After Apple warned users of implanted medical devices to avoid iPhone 12 and MagSafe accessories, the U.S. Food and Drug Administration weighed in to say that the danger to pacemakers and defibrillators from magnets built into electronic devices is low.
The long-awaited ECG app is almost available on Apple Watch Series 4 (if you live in the U.S.) with watchOS 5.1.2.
It is the first wearable of its kind to offer this functionality, which promises to help uses detect atrial fibrillation — the most common form or irregular rhythm. Irregular heart rhythm notifications have also landed on Series 1 devices and later.
Apple Watch buyers will be granted an extended return period if they decide to return their wearable for reasons related to upcoming heart health features.
Apple usually gives shoppers 14 days to return a purchase, but an internal document reveals that some will have up to 45 days to return a Watch — as long as it’s for the right reasons.
Apple Watch Series 4’s incredible ability to offer electrocardiograms (ECG) is one of the biggest reasons to upgrade this year. But you can’t use it yet.
Those in the U.S. will be able to get their hands on the feature before the end of 2018, but for those in other countries, the wait could be a lot longer. If you live in the U.K., you may even have to wait “years,” one report warns.
One of the Apple Watch Series 4’s massive new features is its electrocardiogram (EKG/ECG) heart rate monitor.
The device is capable of monitoring irregular heart rhythms and reportedly using this to identify potential episodes of atrial fibrillation, a.k.a. AFib. As exciting as the FDA-cleared technology sounds, however, some have expressed their concerns about the tech. A new report cites several concerns — including about Apple’s usual levels of hyperbole.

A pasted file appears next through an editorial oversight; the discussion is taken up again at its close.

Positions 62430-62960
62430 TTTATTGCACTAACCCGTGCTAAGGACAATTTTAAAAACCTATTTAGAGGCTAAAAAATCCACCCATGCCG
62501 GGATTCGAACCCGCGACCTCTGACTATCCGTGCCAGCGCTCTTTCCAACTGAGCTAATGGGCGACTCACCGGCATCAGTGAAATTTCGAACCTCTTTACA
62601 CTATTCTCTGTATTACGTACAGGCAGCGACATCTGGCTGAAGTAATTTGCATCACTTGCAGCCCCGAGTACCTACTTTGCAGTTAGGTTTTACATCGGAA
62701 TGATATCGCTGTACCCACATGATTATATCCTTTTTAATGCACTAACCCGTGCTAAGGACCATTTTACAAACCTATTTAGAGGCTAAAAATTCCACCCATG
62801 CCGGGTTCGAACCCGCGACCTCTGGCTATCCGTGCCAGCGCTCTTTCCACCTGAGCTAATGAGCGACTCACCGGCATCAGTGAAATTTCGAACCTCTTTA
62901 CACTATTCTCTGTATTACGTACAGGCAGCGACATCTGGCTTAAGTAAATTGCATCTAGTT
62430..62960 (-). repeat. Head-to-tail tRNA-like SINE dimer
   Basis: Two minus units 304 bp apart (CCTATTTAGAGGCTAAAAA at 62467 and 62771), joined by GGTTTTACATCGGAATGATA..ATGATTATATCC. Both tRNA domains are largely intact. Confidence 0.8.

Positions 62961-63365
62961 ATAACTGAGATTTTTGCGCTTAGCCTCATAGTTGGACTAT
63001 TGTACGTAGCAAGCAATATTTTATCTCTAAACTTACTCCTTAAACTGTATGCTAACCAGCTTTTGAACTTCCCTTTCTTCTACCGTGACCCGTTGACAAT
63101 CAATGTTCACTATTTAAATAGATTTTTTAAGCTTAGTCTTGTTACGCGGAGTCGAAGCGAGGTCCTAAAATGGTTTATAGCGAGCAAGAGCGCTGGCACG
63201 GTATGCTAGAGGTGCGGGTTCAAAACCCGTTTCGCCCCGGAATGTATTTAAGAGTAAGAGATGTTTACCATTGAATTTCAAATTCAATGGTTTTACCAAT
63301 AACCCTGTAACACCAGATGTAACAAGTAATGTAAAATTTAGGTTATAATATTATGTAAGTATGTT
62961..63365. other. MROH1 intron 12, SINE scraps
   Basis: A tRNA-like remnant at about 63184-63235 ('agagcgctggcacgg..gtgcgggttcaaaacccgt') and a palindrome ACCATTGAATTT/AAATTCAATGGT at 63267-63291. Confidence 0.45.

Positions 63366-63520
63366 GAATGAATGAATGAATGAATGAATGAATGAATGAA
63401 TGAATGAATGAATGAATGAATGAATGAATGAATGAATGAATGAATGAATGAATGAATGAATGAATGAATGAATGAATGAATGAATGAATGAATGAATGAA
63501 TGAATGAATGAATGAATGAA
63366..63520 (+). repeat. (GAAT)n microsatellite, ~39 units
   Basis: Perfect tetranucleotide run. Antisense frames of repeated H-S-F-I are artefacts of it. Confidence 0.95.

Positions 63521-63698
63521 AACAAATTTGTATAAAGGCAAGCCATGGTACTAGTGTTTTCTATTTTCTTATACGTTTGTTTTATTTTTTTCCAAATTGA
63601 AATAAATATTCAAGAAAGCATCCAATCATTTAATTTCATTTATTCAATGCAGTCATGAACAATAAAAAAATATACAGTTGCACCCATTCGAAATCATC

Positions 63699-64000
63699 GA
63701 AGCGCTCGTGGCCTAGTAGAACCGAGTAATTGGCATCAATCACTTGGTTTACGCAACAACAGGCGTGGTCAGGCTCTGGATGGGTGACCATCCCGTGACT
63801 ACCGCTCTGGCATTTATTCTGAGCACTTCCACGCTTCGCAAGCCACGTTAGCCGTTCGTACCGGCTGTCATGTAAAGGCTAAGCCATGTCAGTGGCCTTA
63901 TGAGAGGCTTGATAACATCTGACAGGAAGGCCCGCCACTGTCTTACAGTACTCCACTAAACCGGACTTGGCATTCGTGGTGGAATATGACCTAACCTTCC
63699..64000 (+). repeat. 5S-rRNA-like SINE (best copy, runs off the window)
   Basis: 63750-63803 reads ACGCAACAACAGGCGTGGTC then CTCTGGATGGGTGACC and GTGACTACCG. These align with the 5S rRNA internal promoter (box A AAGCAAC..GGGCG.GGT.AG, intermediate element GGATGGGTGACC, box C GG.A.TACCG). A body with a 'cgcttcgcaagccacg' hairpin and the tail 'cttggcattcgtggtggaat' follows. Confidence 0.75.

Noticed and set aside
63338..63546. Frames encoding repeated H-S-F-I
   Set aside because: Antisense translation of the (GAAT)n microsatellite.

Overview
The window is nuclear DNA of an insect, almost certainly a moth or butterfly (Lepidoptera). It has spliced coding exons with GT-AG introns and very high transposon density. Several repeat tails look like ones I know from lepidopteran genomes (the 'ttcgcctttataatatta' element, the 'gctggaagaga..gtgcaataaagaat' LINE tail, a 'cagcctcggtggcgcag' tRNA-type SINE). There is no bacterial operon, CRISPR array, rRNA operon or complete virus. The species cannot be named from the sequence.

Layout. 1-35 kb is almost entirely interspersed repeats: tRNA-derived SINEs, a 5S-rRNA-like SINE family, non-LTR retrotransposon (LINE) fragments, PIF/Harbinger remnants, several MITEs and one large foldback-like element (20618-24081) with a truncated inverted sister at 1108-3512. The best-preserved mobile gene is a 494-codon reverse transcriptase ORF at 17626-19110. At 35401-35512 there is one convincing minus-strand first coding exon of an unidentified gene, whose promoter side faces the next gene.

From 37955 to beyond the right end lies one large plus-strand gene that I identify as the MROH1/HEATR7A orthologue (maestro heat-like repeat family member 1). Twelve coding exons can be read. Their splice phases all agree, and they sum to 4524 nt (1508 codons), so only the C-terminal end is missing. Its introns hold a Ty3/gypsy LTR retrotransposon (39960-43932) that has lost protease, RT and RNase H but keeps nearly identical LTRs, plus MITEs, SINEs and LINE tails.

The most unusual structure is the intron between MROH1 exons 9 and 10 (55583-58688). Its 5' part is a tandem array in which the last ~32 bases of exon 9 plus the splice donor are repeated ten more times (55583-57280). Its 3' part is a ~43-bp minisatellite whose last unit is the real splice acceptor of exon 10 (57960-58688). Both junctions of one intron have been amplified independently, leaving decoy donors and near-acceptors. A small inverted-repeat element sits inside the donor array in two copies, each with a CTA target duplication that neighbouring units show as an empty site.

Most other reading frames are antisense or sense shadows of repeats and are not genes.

At yesterday’s iPhone and Apple Watch event, Apple revealed that it has received Food and Drug Administration clearance for the Apple Watch Series 4’s new electrocardiogram feature. In theory, this marks the ascension of the Apple Watch from a wellness health tracker to a full-fledged medical device.
But people shouldn’t be too quick to jump to conclusions about the Apple Watch’s FDA-approval stamp. Adam Masin, a litigator who deals with medical device manufacturers in product liability lawsuits, made a few crucial points on Twitter.
The Food and Drug Administration is making it easier for Apple and other tech companies to get health-related products out to the public faster.
Apple will be part of a new pilot program aimed at rapidly advancing the development of digital health applications. If the program works as intended, it could mean we’ll see new Apple Watch applications and other Apple-made health accessories a lot sooner.
Apple is developing a “killer” new health device that is scheduled to make its debut in 2017, according to a new report. The device will reportedly monitor heart rate and blood sugar, and will somehow be baked into next year’s iPhone.
The Food and Drug Administration is in a tough spot when it comes to health-tracking wearables. As the U.S. government agency in charge of regulating medical devices, it can’t promote health-oriented technology that doesn’t do what it claims, but it also doesn’t want to stifle innovation at a time when Silicon Valley is finally turning its attention to the field.
That’s why, according to a new report, the FDA is giving the tech industry, and particularly tech giants like Apple, leeway to develop new products without aggressive regulation.